For the past few years, since reading that passage, that is the way that I have seen the work of bringing renewal in mainline congregations. As long as we have “leaded” folk whose faith and faithfulness is “fueled” by more “attractional”, “programmatic”, and church-campus focused ministries, we’ll offer them. But as we seek to reach out to more unchurched “unleaded” people, we’ll have to find other “fuels” to ignite and empower their faith journey. A church that only offers "leaded fuel" will soon run out of people to energize. A new church can determine with "fuel" to offer based on its missional intent and environment. But a church that is trying to bring renewal within an existing church structure (like my own denomination), will need to offer a variety of fuels. (Something that is even more dramatized by the rise of all kinds of “alternative fuels”, is it not? What a great metaphor of the varieties of spiritual experiences that are out there today.)
So, for example. As a church we have wanted to have a more "missional Advent and Christmas season." We have offered our congregation a number of ways to express their faith in service and generosity. Have highlighted The Advent Conspiracy and encouraged families to refocus on simplicity, giving and service.
In the past two weeks we offered two distinctly different Christmas “outreach” events. One was a pretty traditional, “leaded”, Christmas concert. Choir, orchestra, carols, a message. It was beautiful, and our people sang their hearts out. Over 1000 people came out for it. Mostly older folks, many with tears in their eyes as they heard the old carols sung by a choir. Some families, mostly there to hear their children sing.
But the second event, while still focused on outreach, was pretty different. Our English-speaking congregation, partnered with our new Hispanic Congregation and offered a “Christmas Festival” in a local neighborhood park. Santa, music, crafts, bounce house, face painting, a woman in our church just showed up and offered caricature drawings. We made 1000 tamales. Everything was free. Just a big free Christmas party in a mostly Hispanic neighborhood park. 500 people took part. (Which we thought was pretty amazing for the first time doing this.) A lot of church members did both events. But do you know who was front and center involved in this event? Many of our young families, young adults, and teenagers… with our Hispanic congregation in the lead. In other words, a lot of people who wouldn’t come out for a concert were “fueled” by a service project. (And the attendance at our Hispanic service went up by 30% the following Sunday.)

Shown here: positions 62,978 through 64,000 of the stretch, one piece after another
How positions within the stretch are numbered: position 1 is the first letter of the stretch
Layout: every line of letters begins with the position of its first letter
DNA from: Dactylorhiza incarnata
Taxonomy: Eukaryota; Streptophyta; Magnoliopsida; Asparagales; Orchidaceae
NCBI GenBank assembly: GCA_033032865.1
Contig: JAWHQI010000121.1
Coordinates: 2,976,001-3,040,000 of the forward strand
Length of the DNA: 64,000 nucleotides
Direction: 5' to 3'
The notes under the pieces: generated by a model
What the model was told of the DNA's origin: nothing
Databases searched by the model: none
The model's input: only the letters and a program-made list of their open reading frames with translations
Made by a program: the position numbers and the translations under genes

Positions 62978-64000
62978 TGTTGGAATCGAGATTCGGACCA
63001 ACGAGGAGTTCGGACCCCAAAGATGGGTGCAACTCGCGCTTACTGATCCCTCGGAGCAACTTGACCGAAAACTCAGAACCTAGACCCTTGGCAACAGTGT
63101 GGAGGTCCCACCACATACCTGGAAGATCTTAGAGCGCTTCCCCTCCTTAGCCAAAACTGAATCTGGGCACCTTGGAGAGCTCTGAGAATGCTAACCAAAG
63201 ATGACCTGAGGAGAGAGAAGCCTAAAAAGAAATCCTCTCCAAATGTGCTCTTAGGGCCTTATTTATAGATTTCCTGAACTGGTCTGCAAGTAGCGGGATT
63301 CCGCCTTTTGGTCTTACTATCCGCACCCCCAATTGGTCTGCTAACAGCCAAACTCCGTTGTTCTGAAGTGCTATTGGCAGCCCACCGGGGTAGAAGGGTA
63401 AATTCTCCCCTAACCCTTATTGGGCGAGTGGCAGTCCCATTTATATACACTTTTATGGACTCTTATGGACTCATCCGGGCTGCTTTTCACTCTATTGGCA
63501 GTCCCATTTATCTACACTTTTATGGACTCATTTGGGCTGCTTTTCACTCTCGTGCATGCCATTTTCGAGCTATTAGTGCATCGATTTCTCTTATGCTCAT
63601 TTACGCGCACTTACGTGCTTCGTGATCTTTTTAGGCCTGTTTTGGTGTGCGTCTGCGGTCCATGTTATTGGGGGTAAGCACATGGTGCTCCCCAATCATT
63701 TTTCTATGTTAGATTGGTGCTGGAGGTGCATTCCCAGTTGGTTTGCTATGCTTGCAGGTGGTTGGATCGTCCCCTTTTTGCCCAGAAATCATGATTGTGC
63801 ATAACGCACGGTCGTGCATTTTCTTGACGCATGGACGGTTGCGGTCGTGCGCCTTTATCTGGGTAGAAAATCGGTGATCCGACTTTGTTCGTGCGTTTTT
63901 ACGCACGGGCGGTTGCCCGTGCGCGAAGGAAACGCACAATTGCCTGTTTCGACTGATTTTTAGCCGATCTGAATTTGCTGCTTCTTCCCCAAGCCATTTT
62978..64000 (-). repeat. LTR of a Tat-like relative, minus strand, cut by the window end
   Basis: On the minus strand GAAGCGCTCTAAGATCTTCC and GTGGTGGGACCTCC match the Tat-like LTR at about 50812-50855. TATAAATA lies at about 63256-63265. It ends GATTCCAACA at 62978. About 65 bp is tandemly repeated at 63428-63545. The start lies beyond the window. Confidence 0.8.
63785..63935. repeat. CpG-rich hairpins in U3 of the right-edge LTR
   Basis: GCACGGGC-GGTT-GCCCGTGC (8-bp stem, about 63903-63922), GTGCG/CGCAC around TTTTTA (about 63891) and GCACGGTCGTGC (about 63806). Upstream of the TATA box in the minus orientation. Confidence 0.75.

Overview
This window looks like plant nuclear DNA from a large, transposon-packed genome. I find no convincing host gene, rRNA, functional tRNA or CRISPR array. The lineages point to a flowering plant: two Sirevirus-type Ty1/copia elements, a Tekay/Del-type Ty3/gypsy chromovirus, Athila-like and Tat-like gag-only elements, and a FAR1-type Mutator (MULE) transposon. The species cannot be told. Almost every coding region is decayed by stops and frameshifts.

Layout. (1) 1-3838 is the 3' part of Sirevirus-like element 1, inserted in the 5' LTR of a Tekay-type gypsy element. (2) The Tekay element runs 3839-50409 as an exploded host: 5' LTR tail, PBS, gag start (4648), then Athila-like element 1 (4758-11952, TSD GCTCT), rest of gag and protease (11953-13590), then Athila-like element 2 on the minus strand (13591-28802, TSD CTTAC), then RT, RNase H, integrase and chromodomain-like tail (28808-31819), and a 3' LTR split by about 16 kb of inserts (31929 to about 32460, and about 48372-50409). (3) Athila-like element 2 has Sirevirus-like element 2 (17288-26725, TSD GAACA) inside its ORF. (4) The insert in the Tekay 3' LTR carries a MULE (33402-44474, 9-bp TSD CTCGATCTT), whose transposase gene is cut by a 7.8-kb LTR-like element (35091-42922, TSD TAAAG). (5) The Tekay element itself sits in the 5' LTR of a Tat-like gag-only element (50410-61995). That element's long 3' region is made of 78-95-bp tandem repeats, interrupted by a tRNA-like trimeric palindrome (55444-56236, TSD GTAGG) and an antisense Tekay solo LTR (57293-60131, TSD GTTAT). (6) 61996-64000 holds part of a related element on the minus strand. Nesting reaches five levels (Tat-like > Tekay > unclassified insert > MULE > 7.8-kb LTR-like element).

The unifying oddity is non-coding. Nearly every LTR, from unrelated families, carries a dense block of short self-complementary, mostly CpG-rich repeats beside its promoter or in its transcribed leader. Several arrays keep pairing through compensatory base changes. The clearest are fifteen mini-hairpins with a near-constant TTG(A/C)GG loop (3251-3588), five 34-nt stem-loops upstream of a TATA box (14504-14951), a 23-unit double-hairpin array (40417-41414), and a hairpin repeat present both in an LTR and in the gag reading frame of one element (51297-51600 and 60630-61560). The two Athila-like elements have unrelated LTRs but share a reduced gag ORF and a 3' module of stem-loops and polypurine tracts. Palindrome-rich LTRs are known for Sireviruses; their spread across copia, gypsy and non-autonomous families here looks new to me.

As we move forward with a missional vision, attempting to shape a church out of the "environment" where the mission is launched (to use Michael Frost's description), we will need many different strategies, many different circles of relationships, many new experiments and endeavors if the Mission of the Kingdom is going to be the “central organizing principle” of our church. At the same time we are going to need to continue to protect our shared values, faith and Kingdom commitment so as not to become competing factions.
What is so encouraging to me is that whether it was a group of senior citizens inviting their neighbors to hear some good Christmas music at the church, or a small group of teenagers serving in a park, their faith was “fueled” by very different experiences, but they were oddly enough heading in the same direction.